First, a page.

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Discussion in 'Music to Your Ears' started by Mjark, Oct 24, 2016.
I don't know the guys name but that pianist from Joe Bonamassa. He's amazing
Glenn Gould performing Beethoven/Liszt Pastoral Symphony 6 1st movement
Jaco Pastorius & Rashied Ali: Broadway Blues
Bonus points for mentioning a drummer. They are musicians!
I can make my entire family flee screaming by simply picking up a sax and playing the first few notes of Charlie Parker's "Confirmation". I played it a couple of million times in a row , taking my tempo cues from the Hooterville Volunteer Fire Department Band, while we were all snowed in at the Overlook Hotel (all right, it was my parents' house up north, but saying "the Overlook Hotel" made the story better). They all seem to have developed some sort of enduring psychological allergic reaction to the song. That was years ago, and they still haven't recovered from the ordeal. But Lloyd the bartender liked it.
Sydney Bechet, maan..
Which leads me to trombonist Russell 'Big Chief' Moore
and Satchmo too:
One of the earliest albums I ever had was Soul Sauce by Cal Tjader. Can't say it was the Xylophone that nailed me but putting it up front in a Latin Jazz mix caused me to listen intently. Still a great listen.
Vince DiFiore, the trumpet player in the band Cake
That is exactly what I was going to say. On two classic albums he laid down 3 classic sax parts - Money, Us & Them, Shine On - then 20 years later added some great playing on Wearing The Inside Out. Truly great player adding just the right touches to great songs.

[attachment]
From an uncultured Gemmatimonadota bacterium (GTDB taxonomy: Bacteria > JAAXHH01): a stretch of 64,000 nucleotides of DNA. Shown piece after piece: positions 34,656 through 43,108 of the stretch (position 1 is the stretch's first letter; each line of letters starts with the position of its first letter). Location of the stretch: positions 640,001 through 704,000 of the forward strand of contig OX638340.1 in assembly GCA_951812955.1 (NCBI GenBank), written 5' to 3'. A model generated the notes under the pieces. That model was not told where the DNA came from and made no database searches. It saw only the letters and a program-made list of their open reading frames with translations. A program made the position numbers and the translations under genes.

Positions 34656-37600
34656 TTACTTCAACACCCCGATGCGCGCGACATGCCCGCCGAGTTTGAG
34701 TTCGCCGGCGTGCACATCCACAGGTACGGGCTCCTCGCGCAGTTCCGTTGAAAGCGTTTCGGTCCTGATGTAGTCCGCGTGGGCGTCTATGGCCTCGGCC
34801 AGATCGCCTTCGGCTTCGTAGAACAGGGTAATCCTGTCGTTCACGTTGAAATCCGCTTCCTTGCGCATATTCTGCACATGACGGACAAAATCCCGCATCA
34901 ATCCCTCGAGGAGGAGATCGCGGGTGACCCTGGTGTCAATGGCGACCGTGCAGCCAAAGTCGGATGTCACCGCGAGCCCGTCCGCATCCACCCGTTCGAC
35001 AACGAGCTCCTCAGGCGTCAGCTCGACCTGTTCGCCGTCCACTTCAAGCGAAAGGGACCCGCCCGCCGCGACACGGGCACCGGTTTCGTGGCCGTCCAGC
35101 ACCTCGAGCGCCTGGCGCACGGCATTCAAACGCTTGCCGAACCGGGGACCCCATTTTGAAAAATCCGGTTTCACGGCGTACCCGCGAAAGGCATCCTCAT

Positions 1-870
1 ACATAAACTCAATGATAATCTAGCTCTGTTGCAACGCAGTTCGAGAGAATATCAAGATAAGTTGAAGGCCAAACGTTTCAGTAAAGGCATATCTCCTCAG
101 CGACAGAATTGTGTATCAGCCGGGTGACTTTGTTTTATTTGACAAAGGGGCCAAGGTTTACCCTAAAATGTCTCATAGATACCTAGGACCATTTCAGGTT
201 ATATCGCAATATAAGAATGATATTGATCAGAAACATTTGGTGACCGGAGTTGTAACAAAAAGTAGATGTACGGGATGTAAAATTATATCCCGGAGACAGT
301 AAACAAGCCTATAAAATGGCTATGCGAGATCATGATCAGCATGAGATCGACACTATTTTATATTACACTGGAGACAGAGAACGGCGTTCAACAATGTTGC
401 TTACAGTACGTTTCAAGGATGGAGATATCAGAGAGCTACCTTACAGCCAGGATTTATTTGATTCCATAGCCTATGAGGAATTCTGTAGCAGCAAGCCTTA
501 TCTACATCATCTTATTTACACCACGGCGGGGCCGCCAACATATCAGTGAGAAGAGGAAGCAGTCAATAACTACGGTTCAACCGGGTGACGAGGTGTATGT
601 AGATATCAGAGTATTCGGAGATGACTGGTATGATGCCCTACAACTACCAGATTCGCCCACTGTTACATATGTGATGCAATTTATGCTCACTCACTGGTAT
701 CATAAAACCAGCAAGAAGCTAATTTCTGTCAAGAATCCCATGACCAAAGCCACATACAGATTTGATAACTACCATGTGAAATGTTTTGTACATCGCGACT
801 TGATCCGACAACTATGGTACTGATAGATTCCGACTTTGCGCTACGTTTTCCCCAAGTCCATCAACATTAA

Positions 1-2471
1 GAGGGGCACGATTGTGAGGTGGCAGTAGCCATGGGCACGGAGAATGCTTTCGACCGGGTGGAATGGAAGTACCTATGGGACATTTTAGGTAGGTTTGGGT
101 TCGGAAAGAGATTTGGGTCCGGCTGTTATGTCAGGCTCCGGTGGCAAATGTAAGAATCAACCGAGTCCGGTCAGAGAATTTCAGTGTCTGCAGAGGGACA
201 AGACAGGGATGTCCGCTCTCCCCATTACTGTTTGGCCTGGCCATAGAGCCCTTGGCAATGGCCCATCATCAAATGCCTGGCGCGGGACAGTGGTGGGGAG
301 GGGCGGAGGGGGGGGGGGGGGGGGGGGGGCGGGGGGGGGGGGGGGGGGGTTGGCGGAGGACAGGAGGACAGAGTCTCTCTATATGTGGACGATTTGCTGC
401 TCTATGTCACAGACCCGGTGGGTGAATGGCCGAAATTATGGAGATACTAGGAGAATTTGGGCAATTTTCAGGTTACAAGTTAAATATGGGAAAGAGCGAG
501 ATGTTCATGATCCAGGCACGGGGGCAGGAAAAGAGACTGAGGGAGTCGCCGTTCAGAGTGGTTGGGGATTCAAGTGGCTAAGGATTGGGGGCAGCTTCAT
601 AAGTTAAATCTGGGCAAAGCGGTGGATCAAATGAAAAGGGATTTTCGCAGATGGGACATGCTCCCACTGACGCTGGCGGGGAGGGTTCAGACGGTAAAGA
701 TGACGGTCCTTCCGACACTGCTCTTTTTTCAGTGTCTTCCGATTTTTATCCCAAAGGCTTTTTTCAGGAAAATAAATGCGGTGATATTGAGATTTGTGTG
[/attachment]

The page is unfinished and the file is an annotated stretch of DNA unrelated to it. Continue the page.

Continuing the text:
Thanks to Elkhorn! I thought her name was on the video. Theressa Anderson (sp) with talented feet too! lol
Jerry Lee Lewis kills the piano, but not half bad on the Strat.
Jimmy Smith this week, with Booker T. Jones and Jon Lord a close second and third...
I have this thing for tone wheel organs, namely Hammond B3's...
Forgot to mention the late, great Billy Powell.
My wifes faves are:
Stevie Wonder (pick an instrument)
Red Norvo Vibes
Johnny Costas piano
At the moment mine are:
Bill Evans piano
Jeff Berlin ( sorry, i'm breakin the no bass player rule)
T lavits keys
Mark OConner violin
Zamfir, of course.
When Johnny Hodges comes in for his solo at 3:25, after Ella's beautiful genius, time absolutely stops.
I could just give a one word answer: jazz, but to pick a player who deserves more attention, Art Farmer. He made every note count!
(Slipping in some Jim Hall, too, and
He's mainly known for the flugelhorn, but he also played trumpet and flumpet. Yes, that last one is really what you think it is, and Art invented it.